The only other thing I would have liked to see was a diagram of a cathedral in the book, because I ended up looking one up online so I could understand the descriptions of the construction. There might be one in the original book, but I read the mass market paperback version.

Here's the thing I love about Follett: He's able to capture life in a different time and place, so you feel like you're immersed in medieval England. I loved being sucked into a different, historically-based world. That fact alone made it worth skipping over all the weird sex and the non-religious perspective on religion. It's a really fascinating book, and I think you'll enjoy it if you love history and love incredible world-building. ( )
  melissa_faith | Mar 16, 2019 |
Intelligent, gripping - I could not put it down and wondered what took me long to discover this book. Along with being fantastically entertained, I learned so much about this period of time and the architecture of the cathedrals. ( )
  tbgibbons | Mar 7, 2019 |
Showing 1-5 of 573 (next | show all)
Great literature? Of course not. To begin with, the plot relies far too heavily on coincidence, and the characters tend to be chiseled into predictability. The writing depends heavily on dialogue - and although it's well-done dialogue, it's the stuff of escapism, not of the ages. But so what? It's a long, rich and rewarding story, full of glory and violence told in the tradition of medieval troubadors. Few among us could turn away from a tale that begins: ''The small boys came early to the hanging.''
added by Shortride | editSt. Louis Post-Dispatch, Harry Levins (pay site) (Sep 3, 1989)
A novel of majesty and power.
added by Shortride | editChicago Sun-Times, Algis Budrys (pay site) (Aug 20, 1989)

» Add other authors (32 possible)

Author nameRoleType of authorWork?Status
Ken Follettprimary authorall editionscalculated
Vázquez, RosalíaTranslatormain authorsome editionsconfirmed
Conrad, Gabrielesecondary authorsome editionsconfirmed
Grant, Richard E.Narratorsecondary authorsome editionsconfirmed
Kiel, AchimIllustratorsecondary authorsome editionsconfirmed
Lee, JohnNarratorsecondary authorsome editionsconfirmed
Lohmeyer, TillÜbersetzersecondary authorsome editionsconfirmed
Lundborg, GunillaTranslatorsecondary authorsome editionsconfirmed
Piggott-Smith, TimNarratorsecondary authorsome editionsconfirmed
Przygodda, ThomasIllustratorsecondary authorsome editionsconfirmed
Röhr-Rouendaal, PetraIllustratorsecondary authorsome editionsconfirmed
Rost, Christelsecondary authorsome editionsconfirmed
You must log in to edit Common Knowledge data.
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Le nuit du 25 novembre 1120, le Vaisseau blanc appareilla à destination de l'Angleterre et sombra corps et biens au large de Barfleur: il n'y eut qu'un survivant... Le vaisseau représentait le dernier cri en matière de transport maritime et il était muni des plus récents perfectionnements connus de la construction navale d'alors... Si l'on a beaucoup parlé de ce naufrage, c'est en raison du grand nombre de personnalités qui se trouvaient à bord; outre le fils du roi, héritier présomptif du trône, il y avait deux bâtards de sang royal, plusieurs comtes et barons et presque toute la maison du roi... Cela eut pour conséquence historique de laisser Henry sans héritier... Cela provoqua la guerre de succession et la période d'anarchie qui suivit la mort d'Henry.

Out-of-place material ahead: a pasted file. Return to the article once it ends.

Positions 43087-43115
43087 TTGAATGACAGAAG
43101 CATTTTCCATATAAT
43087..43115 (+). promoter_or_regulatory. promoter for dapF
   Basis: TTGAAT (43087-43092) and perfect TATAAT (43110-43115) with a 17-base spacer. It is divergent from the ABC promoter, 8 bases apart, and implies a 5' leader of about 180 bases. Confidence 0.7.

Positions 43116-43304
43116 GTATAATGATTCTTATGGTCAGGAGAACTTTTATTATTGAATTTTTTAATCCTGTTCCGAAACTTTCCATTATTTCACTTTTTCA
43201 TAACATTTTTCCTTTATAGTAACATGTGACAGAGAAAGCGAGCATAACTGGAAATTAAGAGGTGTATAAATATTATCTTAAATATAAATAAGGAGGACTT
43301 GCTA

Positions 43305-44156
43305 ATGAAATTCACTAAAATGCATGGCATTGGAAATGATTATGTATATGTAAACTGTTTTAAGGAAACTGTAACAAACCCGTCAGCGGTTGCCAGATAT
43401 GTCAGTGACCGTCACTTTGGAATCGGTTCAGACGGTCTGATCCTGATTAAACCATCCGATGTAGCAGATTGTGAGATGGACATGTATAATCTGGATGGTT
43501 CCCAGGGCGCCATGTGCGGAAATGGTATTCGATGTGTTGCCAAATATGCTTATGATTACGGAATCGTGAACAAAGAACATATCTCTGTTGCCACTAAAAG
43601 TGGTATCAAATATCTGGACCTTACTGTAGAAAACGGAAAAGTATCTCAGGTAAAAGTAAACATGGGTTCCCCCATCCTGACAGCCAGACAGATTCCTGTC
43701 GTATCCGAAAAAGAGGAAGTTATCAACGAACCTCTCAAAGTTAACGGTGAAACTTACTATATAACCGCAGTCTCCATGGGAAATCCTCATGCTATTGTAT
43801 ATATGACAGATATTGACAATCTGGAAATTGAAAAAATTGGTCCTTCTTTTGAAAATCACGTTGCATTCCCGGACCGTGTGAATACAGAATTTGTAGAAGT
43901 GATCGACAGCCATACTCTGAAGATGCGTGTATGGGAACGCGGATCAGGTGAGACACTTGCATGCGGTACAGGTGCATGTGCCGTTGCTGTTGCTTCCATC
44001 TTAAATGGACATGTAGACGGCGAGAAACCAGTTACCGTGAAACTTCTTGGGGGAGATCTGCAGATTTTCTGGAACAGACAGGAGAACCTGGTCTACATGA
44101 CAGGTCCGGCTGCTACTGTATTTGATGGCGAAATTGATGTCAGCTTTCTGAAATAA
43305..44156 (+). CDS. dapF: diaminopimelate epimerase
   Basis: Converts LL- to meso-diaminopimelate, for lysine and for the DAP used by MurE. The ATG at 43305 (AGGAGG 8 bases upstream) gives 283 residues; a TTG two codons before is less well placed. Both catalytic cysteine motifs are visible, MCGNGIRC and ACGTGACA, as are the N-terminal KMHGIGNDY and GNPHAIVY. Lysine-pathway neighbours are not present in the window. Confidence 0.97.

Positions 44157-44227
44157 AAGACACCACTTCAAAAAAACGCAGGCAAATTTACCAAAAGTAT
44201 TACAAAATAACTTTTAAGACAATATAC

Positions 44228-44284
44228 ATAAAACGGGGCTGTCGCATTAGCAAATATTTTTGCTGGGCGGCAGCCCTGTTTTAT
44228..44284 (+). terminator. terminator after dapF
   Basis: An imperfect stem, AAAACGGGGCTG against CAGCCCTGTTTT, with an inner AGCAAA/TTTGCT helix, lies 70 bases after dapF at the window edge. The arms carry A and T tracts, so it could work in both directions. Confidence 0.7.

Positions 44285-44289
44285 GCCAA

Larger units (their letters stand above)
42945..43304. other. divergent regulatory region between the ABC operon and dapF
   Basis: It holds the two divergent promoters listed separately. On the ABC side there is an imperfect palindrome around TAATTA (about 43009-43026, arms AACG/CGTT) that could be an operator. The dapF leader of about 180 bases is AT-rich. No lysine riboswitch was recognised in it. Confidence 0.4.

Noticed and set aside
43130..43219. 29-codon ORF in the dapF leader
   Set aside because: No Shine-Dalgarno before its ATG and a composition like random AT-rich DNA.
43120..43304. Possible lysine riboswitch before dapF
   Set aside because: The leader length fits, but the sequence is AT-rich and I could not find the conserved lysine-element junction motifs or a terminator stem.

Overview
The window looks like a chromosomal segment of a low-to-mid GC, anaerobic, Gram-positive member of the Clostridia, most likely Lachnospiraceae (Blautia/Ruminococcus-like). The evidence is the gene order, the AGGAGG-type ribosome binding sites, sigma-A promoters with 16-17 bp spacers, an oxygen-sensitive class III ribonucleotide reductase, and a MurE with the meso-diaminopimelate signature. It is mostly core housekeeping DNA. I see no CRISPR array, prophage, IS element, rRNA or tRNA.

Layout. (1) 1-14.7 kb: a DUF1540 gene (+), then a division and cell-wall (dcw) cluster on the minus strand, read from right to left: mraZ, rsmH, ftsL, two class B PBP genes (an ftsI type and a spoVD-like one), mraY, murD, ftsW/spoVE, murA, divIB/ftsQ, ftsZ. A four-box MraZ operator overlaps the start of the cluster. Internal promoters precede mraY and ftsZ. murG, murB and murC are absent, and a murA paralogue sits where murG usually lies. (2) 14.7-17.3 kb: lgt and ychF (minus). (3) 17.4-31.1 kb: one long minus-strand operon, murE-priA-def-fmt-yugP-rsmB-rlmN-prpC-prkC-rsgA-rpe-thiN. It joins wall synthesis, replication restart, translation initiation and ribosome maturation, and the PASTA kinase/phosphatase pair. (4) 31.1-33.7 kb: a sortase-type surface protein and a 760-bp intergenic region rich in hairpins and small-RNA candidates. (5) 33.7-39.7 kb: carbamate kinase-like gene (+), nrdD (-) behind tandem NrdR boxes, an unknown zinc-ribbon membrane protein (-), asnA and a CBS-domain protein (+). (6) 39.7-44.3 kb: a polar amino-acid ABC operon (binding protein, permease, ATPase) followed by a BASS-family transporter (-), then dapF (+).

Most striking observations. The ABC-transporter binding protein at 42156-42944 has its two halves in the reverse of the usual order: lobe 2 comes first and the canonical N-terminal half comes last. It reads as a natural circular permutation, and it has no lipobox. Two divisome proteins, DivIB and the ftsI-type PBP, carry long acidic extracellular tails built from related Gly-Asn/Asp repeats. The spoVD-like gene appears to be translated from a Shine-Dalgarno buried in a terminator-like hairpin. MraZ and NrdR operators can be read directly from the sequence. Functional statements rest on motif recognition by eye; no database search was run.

A. L. Poole
From Doomsday Book to Magna Carta
On the night of 25 November 1120 the White Ship set out for England and foundered off Barfleur with all hands save one. ... The vessel was the latest thing in marine transport, fitted with all the devices known to the shipbuilder of the time. ... The notoriety of this wreck is due to the very large number of distinguished persons on board; beside the king's son and heir, there were two royal bastards, several earls and barons, and most of the royal household ... its historical significance is that it left Henry without an obvious heir ... its ultimate result was the disputed succession and the period of anarchy which followed Henry's death.
-A. L. Poole,
From Doomsday Book to Magna Carta
To Marie-Claire,
the apple of my eye
First words
The small boys came early to the hanging.
Chapter 1
In a broad valley, at the foot of a sloping hillside, beside a clear bubbling stream, Tom was building a house.
The baby cried, and the sound tugged at his heartstrings like a well-loved hymn. p.89
Last words
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Disambiguation notice
Norwegian translation is split into two parts: Stormenes tid I
sverdet og korset AND Stormenes tid II katedralen
Please do not combine an abridged audio with the complete work. Thank you.
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Book description
From Publishers Weekly
Set in 12th-century England, the narrative concerns the building of a cathedral in the fictional town of Kingsbridge. The ambitions of three men merge, conflict and collide through 40 years of social and political upheaval as internal church politics affect the progress of the cathedral and the fortunes of the protagonists. "Follett has written a novel that entertains, instructs and satisfies on a grand scale," judged PW.
Copyright 1990 Reed Business Information, Inc.
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Adventure saga of 12th century England, from a stone mason whose dream is to build a glorious cathedral to a man of God in a web of dangerous political intrigue.

(summary from another edition)